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  • Norfolk Farms


Peaches are a historic, and contemporary, niche market crop in Norfolk County.

Tom Haskett, owner of T and J Haskett Farms.

Peaches and some other tender fruits have been grown in Norfolk dating back into the early 1900s. Several families have been at the heart of peach growing in the county, including the Hasketts, Chadwicks, Sowdens, McClungs and Matzs.

When Tom Haskett, present owner of T and J Haskett Farms, purchased the family farm in 1966, it included two to three acres of peaches his grandfather had planted.

“I had grown up around them and was always interested in tender fruit,” he said.

At the time Haskett bought the farm, Grant Fox was the big peach grower in southern Ontario and one of his orchards was available. Haskett made a deal to lease one of Fox’s orchards and to learn more about tender fruit.

Then he planted his own orchard, and has continued to since then.

In Norfolk County, peaches are near the northern limit of their range. This means Haskett must be selective of where he plants within his farm, selecting not only well-drained sites with lighter soil but also higher land as it can be a degree or two warmer which can make a difference in winter survival of the trees or rather a tree produces a crop the following spring.

Still, Haskett says particular trees only produce a crop five to six years of every 10.

Growing peaches is also a process of continual tree renewal. If Haskett has five acres producing, he has two acres in renewal. It takes a tree as long as four years before it produces its first crop.

“Most fruit in Niagara isn’t allowed to ripen on the tree. Because we are closer to the market we can allow it to ripen on the tree.”

The main market for Haskett’s peaches is at the Cider Keg, which is another family business, and other farm markets in the county.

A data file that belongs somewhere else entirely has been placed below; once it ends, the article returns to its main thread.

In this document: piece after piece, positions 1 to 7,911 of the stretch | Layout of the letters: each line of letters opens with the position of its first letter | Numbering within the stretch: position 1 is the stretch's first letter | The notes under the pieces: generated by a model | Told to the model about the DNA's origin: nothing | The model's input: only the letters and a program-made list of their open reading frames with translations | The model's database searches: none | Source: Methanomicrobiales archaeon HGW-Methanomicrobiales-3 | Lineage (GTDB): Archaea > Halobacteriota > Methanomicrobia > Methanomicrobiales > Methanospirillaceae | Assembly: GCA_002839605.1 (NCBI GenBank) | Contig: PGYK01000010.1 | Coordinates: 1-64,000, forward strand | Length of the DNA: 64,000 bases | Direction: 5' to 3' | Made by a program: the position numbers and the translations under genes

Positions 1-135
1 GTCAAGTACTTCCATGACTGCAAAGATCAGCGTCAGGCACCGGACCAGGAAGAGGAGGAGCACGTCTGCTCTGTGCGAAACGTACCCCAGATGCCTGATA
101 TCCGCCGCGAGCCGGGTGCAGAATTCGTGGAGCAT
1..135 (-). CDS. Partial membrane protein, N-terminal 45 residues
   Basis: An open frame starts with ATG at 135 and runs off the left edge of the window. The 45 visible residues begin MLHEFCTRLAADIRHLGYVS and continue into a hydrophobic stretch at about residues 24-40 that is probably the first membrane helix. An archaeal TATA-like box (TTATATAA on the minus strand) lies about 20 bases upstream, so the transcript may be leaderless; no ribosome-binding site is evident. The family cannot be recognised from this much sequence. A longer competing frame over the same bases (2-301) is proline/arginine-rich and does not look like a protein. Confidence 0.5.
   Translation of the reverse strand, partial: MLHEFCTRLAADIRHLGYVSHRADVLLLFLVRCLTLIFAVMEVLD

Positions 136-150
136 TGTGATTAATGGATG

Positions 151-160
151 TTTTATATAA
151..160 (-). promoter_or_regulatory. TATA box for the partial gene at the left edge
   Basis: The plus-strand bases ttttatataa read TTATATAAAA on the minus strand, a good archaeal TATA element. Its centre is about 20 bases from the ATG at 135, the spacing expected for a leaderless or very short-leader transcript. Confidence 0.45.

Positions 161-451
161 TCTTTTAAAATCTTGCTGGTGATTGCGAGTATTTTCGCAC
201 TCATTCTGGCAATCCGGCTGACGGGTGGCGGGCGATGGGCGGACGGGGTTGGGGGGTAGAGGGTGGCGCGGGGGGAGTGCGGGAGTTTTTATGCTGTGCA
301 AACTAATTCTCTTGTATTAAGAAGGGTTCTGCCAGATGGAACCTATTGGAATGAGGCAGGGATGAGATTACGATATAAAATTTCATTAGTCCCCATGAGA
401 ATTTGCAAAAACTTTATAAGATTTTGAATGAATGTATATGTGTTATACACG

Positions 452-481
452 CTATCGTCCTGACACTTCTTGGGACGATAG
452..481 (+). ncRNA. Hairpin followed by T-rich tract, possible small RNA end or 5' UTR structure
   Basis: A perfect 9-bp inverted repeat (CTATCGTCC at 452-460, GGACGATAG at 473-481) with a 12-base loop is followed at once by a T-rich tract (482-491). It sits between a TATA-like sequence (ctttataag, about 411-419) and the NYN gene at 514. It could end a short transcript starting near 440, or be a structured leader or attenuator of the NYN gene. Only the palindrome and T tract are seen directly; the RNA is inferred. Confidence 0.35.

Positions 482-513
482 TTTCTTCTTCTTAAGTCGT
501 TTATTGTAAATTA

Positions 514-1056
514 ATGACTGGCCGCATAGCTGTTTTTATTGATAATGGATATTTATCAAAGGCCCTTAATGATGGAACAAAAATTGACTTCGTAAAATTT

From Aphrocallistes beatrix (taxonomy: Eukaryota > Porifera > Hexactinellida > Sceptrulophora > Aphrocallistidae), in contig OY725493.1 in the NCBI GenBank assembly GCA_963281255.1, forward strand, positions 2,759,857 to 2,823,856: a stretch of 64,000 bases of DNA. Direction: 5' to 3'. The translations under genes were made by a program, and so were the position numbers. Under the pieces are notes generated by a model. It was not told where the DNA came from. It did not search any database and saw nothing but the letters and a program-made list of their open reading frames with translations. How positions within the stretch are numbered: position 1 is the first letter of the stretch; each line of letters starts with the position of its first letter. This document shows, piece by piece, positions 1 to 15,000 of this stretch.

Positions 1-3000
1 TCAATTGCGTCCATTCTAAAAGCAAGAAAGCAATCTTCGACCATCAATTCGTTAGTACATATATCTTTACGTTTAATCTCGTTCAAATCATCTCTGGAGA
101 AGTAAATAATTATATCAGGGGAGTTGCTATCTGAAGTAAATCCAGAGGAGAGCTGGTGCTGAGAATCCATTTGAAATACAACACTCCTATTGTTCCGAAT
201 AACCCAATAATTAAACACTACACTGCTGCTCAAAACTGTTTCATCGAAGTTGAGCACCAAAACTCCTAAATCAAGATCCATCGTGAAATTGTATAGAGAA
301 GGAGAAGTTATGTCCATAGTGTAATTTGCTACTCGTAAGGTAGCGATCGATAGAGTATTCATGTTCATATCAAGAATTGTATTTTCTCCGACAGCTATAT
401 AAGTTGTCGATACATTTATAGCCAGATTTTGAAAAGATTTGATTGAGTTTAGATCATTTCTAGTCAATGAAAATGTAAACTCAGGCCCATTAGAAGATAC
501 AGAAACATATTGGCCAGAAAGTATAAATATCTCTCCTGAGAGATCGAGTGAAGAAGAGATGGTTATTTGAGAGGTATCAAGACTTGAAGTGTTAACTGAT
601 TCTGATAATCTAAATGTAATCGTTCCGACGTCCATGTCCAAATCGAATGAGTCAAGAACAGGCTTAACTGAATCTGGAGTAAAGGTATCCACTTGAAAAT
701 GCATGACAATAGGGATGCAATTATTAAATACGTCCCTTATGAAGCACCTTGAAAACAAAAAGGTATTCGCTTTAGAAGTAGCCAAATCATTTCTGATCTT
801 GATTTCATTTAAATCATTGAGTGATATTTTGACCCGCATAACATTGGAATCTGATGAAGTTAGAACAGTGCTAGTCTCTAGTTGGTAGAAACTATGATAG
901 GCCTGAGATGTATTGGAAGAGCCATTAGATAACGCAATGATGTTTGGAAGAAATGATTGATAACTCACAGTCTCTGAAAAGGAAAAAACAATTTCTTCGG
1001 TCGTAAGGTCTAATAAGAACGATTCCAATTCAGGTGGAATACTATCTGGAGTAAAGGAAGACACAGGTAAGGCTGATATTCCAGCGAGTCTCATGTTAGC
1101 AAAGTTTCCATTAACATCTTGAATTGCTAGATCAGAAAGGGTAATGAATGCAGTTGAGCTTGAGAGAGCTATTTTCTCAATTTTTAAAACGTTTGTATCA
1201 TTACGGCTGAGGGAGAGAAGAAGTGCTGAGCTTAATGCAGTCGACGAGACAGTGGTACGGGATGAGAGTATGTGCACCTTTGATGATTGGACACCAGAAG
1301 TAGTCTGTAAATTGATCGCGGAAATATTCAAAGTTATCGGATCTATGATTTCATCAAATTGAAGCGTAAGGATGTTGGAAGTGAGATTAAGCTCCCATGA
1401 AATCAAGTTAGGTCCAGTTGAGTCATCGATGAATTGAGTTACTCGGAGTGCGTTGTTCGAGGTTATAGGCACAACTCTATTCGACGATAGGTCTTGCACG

“This allows us to leave the fruit on the tree a few days longer and it plumps out on the tree,” he said. “Most fruit in Niagara isn’t allowed to ripen on the tree. Because we are closer to the market we can allow it to ripen on the tree.”

The result is a peach with more flavor than those that sit in cold storage. Haskett said they have customers who drive for miles for their peaches, telling them they have more flavor.

Although peaches are only produced for fresh sales now, at one time there was a local cannery industry. But, the government allowed the industry to move to the United States.

“The government actually paid growers to take those trees out of the ground,” Haskett said. “Otherwise there would be a cannery industry with peaches.”

Today, peaches are a small percentage of the crops grown on the acreage Haskett has in production. Different varieties allow fresh peaches from mid-July to mid-September. Other crops include: nectarines, apricots, strawberries, tomatoes, pumpkins, squash and, of course, apples.

“It’s not a mainstream business for us, but a necessary part of the business in the fruits we offer,” he said.

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